Electronics Assembly Knowledge, Vision & Wisdom
Electrical Testing of Passive Components
Electrical Testing of Passive Components
Substrates have become more critical with regard to pitch and density leading to increased use of buried components. This paper reviews testing for buried capacitors.
Production Floor

Authored By:
Todd L Kolmodin, Howard Carpenter
Gardien Services USA

Manfred Ludwig
Gardien Services China
,{url:'http://www.circuitinsight.com/videos/programs_final.mp4'}], clip:{autoBuffering:true, autoPlay:true, scaling:'scale' } }).ipad();
Summary
Substrates have become more critical with regard to pitch and density in today's designs with challenges for passive components in terms of surface placement. This negates the opportunity for high speed, high cost components to be placed on the surfaces of the PCB. With this the capacitance and resistive components have to be embedded into the design.

This has been accomplished with the advent of buried capacitance cores and buried resistors. Unfortunately this has caused some challenges to the ET Test Centers/Labs in the ability to effectively test these buried passive components. Processes have had to change and adapt to these new technologies. The paper will discuss what these new technologies are and how the Electrical Test arena has adapted to provide accurate testing of the buried resistors and accommodate the buried capacitive cores to not receive false errors from the Grid Testers and Flying Probes.
Conclusions
As technology grows and PCB sizes shrink the demand for embedded technologies will only grow. Many end-users are designing embedded passives into their products and the Electrical Test community is expected to provide the test solutions for these new powerful designs. The use of buried resistors is increasing and care must be taken to identify these components during the ET CAM process so that the test machines are aware of them and do not overpower them with standard test parameters.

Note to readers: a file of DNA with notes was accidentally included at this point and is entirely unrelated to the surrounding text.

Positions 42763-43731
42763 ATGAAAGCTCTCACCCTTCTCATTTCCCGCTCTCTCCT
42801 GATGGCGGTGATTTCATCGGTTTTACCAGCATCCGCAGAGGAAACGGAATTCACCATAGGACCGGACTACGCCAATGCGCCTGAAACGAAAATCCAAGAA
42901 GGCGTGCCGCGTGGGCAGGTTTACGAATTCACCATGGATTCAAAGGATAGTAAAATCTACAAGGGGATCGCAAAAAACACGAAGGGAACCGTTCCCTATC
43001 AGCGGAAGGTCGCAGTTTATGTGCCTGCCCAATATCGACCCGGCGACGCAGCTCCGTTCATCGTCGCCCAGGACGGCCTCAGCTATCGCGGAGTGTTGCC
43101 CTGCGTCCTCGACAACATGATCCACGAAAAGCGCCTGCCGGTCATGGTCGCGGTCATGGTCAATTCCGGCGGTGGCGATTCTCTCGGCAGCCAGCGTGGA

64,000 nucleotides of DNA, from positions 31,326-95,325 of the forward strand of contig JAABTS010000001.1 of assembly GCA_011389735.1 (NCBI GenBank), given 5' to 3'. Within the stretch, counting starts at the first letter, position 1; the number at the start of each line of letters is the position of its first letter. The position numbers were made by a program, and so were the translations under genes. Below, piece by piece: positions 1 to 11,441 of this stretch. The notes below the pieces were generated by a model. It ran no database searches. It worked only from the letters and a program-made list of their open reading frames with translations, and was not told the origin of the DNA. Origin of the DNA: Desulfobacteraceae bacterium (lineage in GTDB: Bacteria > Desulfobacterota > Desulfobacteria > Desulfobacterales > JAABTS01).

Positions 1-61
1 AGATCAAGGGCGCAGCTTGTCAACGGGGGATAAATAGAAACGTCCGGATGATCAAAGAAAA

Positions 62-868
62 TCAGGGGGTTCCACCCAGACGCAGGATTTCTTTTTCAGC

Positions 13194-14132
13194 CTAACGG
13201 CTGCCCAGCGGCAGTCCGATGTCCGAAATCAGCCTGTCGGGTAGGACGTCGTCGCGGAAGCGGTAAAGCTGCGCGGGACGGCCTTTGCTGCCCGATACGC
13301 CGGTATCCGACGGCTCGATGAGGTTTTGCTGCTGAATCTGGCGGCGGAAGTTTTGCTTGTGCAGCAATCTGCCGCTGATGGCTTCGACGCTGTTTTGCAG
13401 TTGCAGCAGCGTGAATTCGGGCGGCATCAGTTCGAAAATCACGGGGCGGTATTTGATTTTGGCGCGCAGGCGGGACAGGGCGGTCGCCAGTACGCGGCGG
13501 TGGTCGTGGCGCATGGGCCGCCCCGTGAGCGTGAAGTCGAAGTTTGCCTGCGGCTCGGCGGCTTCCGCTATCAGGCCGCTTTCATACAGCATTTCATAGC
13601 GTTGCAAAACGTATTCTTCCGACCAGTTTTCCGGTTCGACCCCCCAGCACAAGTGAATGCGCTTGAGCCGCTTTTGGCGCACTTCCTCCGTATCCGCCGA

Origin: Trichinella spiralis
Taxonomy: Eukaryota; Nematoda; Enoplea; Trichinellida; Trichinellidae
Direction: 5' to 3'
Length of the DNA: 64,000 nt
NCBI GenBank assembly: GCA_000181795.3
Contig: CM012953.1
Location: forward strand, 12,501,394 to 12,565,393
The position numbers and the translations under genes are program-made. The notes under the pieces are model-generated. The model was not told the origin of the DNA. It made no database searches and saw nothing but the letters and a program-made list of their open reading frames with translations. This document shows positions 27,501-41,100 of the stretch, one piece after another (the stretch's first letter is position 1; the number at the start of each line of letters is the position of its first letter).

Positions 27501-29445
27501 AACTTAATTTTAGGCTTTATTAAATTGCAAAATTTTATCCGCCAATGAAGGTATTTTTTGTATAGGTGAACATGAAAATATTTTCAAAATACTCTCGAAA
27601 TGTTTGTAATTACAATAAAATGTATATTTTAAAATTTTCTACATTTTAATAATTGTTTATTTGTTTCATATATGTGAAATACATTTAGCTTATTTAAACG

For the design community that uses the buried core technology the manufacturers of this material have always recommended using the largest configuration for the buried resistor as feasible. As noted previously the "square" should be as large as feasible to provide the required resistance while also maintaining the optimum power dissipation level to ensure long life and stability.

Buried capacitance has been around for a long time but is also increasing. The ability for Electrical Test to accurately test this type of product is crucial. Accurately identifying and allowing the buried capacitance component, results in improved throughput and delivery. It also reduces unnecessary delays, troubleshooting and unfortunate scrap of product that is actually good.
Initially Published in the IPC Proceedings
Submit A Comment

Comments are reviewed prior to posting. Please avoid discussion of pricing or recommendations for specific products. You must include your full name to have your comments posted. We will not post your email address.

Your Name


Company


E-mail


Country


Comments


Authentication

Please type the number displayed into the box. If you receive an error, you may need to refresh the page and resubmit the information.



Related Programs
bullet What is Kelvin Test?
bullet Thermal Cycle Testing of PWBs
bullet Good Quality Comes From Good Design for Test
bullet Drop Test For Lead-Free Assemblies
bullet Electrical Testing of Passive Components
bullet Head in Pillow X-ray Inspection at Flextronics
bullet Embedded System Access
bullet The Evolution of ICT
bullet Voiding Control at QFN Assembly
bullet Flexible Fixturing System for In-Circuit Test
More Related Programs
About | Advertising | Contact | Directory | Directory Search | Directory Submit | Privacy | Programs | Program Search | Sponsorship | Subscribe | Terms

Circuit Insight
6 Liberty Square #2040, Boston MA 02109 USA

Jeff Ferry, Publisher | Ken Cavallaro, Editor/Business Manager

Copyright © Circuitnet LLC. All rights reserved.
A Circuitnet Media Publication